Beliefnet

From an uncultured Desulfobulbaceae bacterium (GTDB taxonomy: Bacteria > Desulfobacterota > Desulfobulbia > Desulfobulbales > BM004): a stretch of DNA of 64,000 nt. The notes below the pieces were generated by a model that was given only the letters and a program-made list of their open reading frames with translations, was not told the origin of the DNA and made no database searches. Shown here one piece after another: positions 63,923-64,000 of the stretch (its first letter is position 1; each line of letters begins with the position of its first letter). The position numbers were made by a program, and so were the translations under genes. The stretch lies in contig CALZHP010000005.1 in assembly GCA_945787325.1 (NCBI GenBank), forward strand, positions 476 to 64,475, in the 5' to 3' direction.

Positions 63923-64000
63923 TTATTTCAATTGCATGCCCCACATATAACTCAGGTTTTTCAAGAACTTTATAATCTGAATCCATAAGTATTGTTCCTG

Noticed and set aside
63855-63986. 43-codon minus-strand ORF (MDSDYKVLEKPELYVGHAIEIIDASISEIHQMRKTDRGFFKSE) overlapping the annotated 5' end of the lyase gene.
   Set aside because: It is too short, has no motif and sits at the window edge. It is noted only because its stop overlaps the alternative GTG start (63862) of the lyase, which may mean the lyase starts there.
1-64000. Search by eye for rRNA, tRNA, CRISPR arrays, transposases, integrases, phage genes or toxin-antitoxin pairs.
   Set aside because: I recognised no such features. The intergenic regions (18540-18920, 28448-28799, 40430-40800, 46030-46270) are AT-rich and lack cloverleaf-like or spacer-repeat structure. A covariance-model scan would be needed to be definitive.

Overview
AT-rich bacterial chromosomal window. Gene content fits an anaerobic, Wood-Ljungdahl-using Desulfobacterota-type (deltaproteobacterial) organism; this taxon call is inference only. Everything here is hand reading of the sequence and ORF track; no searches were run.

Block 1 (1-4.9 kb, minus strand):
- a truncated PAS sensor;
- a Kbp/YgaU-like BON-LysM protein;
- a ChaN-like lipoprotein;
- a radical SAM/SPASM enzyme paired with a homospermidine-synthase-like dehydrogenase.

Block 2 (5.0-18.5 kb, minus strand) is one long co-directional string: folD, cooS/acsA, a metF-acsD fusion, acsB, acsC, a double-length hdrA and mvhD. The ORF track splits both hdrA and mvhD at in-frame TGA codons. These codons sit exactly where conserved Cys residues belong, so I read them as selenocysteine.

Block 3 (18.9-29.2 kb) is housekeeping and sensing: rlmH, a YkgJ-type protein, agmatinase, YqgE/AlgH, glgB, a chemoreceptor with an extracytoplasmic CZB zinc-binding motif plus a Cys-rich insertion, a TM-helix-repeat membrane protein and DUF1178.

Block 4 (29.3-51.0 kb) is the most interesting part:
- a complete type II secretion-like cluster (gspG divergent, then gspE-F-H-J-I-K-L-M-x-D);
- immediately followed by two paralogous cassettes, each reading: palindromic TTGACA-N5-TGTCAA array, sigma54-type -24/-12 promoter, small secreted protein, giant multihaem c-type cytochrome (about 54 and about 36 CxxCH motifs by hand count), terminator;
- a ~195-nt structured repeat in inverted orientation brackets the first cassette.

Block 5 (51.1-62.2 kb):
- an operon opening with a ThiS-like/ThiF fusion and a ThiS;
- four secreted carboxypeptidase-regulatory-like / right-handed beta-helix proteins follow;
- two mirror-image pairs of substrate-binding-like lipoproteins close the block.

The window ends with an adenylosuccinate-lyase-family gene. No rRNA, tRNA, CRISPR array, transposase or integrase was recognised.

For Oregonians, much of what all of us cherish is at stake. Privacy. Fundamental rights. Sanctity of contracts. And for some, their pasts. Only a year ago, an Oregon law known as Measure 58, which now would open sealed adoption records as well as make all future adoptions open, was passed. A group of birthmothers filed suit to keep the records closed. The Oregon State Supreme Court upheld the lower court rulings, finding that oral guarantees made by state officials to women concerning the sealing of adoption records don't have to be honored. Unless the Supreme Court reviews the case in the next week, the law will take effect. If it does take effect, a great miscarriage of justice will have occurred. Up until just a few years ago, women in the state of Oregon who gave birth to adopted children were counseled by state physicians, lawyers, counselors and adoption agencies that their identities would be protected and the adoption records sealed, never to be reopened unless with their consent. Now, the state contends that those were informal guarantees only, made extra-legally. Now, the state says, they can be brushed aside so that adoptees can obtain their original birth certificates, information about their past, and information about their biological parents. To women that give up their children for adoption, this promise was no formality. Nobody enters into a contractual agreement unless he or she sees benefit in it. If one side is not informed fully in one of these exchanges, a truly consensual agreement cannot be formed. Had these women not thought it a valid contract, their decisions and consequently the course of their lives would have been drastically different. If Oregon believed that these were valid contracts made with birthmothers, then they are unjustifiably breaking the law by passing an ex post facto law nullifying the original law. They are brushing off solid contracts, and disregarding sound agreements with birthmothers because they believe there is a more compelling interest. No matter how pressing the matter is, though, breaking a consensual and valid contract after the fact is hardly ever permissible. Oregon didn't believe these were valid contracts, but led these women to believe that they were, they're making two mistakes. Not only are they reneging on a contract, but also committing the gravest of contract fraud -- fooling women in a time of great vulnerability into falsely believing that their records would be sealed. That's wrong. Contract law notwithstanding, it is clear that birth parents have a greater expectation of privacy than adoptees have a right to know. While some birthmothers may seal records for selfish reasons, many are rape victims or victims of abuse. For them, the resurrection of these issues is a roadblock to life itself. For this guarantee to be nullified retroactively is to reopen a chapter of their lives that they deserve to forget. It is an intrusion on the sanctity of their mind that the principle of privacy cannot tolerate. Adoptees who already have adoptive families and who have a nagging desire to know details of their past, seem to pale in comparison to the harm that could be caused to the severely traumatized birthmother. Not the least of all this are the side effects associated with letting this law take effect. Without a guarantee of privacy, there is a disincentive to bear unwanted children and give them up for adoption. Instead, we reasonably could expect abortion rates to rise. Whether or not you think the choice to abort is right or wrong, it is fair to strive to reduce the number of abortions. To add to that, fewer prospective adoptive parents might elect to adopt. No parent, adoptive or biological, wants to be a proxy parent till something better can be found. That's why many adoptive parents adopt on the condition that records are sealed. Opening up those floodgates could cause concern with many families. A large portion of adoptive parents wouldn't want their adopted children to know about the past of their biological parents while growing up. They wouldn't want this lingering about throughout their child's lifetime. In two days time, Oregon is about to commit an unforgivable betrayal. It will take back its word on some crucial promises. In so doing, it will undermine its credibility in entering upon any contract, it will turn the lives of several women into living nightmares, and it could further widen the gap in the shortage of adoptive parents. Oregon made a big mistake. Let's just hope the Supreme Court catches it before it's too late.
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